The U.S. State Department has made a determination approving a possible Foreign Military Sale to the Government of Switzerland of PATRIOT Advanced Capability (PAC) 3 Missile Segment Enhanced (MSE) missiles and related equipment for an estimated cost of $700 million. The proposed sale of the PAC-3 MSE missiles will enhance the capability of Switzerland’s PATRIOT missile defense system. The proposed sale supports Switzerland’s goal of improving national and territorial defense as well as interoperability with U.S. and NATO forces. Switzerland will use the PATRIOT system and missiles to defend its territorial integrity and for regional stability. The prime contractor will be Lockheed-Martin, Dallas, Texas.
The Government of Switzerland has requested to buy up to seventy-two (72) PATRIOT Advanced Capability (PAC) 3 Missile Segment Enhanced (MSE) missiles. Also included are telemetry kits; PAC-3 MSE missile round trainers; PAC-3 MSE empty round trainers; PAC-3 missile skid kits; launcher stations heater controls; classified missile repair and return; classified PAC-3 concurrent spare parts; unclassified PAC-3 concurrent spare parts; PAC-3 MSE canister consumables; quality assurance; Field Surveillance Program; U.S. Government and contractor technical, engineering, and logistics technical assistance; flight test support; flight test targets; and other related elements of logistics and program support.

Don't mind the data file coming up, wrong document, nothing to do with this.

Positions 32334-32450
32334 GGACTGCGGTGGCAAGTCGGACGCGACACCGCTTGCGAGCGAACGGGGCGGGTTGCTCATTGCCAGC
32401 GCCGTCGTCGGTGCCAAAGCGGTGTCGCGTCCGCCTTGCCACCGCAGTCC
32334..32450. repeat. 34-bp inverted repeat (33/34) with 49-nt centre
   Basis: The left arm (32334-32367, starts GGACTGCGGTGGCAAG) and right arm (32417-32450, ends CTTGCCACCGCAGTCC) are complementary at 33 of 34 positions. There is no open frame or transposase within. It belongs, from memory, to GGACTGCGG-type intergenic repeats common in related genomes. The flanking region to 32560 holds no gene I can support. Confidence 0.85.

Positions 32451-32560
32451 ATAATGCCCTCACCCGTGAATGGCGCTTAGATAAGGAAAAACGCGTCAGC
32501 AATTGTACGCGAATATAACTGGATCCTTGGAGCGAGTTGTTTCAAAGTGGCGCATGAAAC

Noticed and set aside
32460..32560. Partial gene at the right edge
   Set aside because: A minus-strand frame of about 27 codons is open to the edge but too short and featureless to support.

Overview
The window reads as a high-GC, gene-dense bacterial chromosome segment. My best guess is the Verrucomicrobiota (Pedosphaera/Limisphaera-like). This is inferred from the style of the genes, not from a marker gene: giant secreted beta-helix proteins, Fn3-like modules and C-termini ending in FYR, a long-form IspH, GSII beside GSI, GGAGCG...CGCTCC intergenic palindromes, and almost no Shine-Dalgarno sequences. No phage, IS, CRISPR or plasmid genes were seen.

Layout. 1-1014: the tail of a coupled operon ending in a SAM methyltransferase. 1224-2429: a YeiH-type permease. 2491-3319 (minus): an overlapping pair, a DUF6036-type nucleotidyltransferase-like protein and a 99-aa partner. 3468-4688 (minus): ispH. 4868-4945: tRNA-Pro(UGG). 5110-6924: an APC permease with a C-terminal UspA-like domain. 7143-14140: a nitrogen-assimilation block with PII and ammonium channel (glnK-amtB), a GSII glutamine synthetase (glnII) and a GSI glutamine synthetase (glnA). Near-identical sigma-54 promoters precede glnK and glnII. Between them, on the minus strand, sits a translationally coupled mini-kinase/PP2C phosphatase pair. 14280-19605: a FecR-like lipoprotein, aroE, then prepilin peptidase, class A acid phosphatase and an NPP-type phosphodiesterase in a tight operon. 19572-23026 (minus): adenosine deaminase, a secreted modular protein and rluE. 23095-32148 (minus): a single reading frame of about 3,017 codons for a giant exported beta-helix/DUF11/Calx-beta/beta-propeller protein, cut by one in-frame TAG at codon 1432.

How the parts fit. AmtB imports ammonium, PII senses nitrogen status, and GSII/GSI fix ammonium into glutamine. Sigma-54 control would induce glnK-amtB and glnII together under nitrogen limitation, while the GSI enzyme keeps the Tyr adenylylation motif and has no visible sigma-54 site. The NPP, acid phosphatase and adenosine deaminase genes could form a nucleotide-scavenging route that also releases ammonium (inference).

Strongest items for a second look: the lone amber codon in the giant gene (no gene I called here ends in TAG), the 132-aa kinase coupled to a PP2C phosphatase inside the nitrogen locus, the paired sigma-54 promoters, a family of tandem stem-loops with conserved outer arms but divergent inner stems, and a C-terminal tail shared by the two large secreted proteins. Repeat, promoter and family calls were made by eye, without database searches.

The MIM-104 Patriot is a surface-to-air missile (SAM) system, the primary of its kind used by the U.S. Army and several allied states. It is manufactured by Raytheon and derives its name from the radar component of the weapon system. The AN/MPQ-53 at the heart of the system is known as the “Phased Array Tracking Radar to Intercept on Target” which is a backronym for PATRIOT. The Patriot system replaced the Nike Hercules system as the U.S. Army’s primary High to Medium Air Defense (HIMAD) system and replaced the MIM-23 Hawk system as the U.S. Army’s medium tactical air defense system. Patriot has been given the function of the U.S. Army’s anti-ballistic missile (ABM) system, which is now Patriot’s primary mission. The system is expected to stay fielded until at least 2040.
Patriot was first introduced with a single missile type: the MIM-104A. This was the initial “Standard” missile (still known as “Standard” today). In Patriot’s early days, the system was used exclusively as an anti-aircraft weapon, with no capability against ballistic missiles. This was remedied during the late 1980s when Patriot received its first major system overhaul with the introduction of the Patriot Advanced Capability (PAC) missile and concurrent system upgrades. The PAC-3 upgrade carried with it a new missile design, nominally known as MIM-104F and called PAC-3 by the Army. The PAC-3 missile evolved from the Strategic Defense Initiative’s ERINT missile, and so it is dedicated almost entirely to the anti-ballistic missile mission.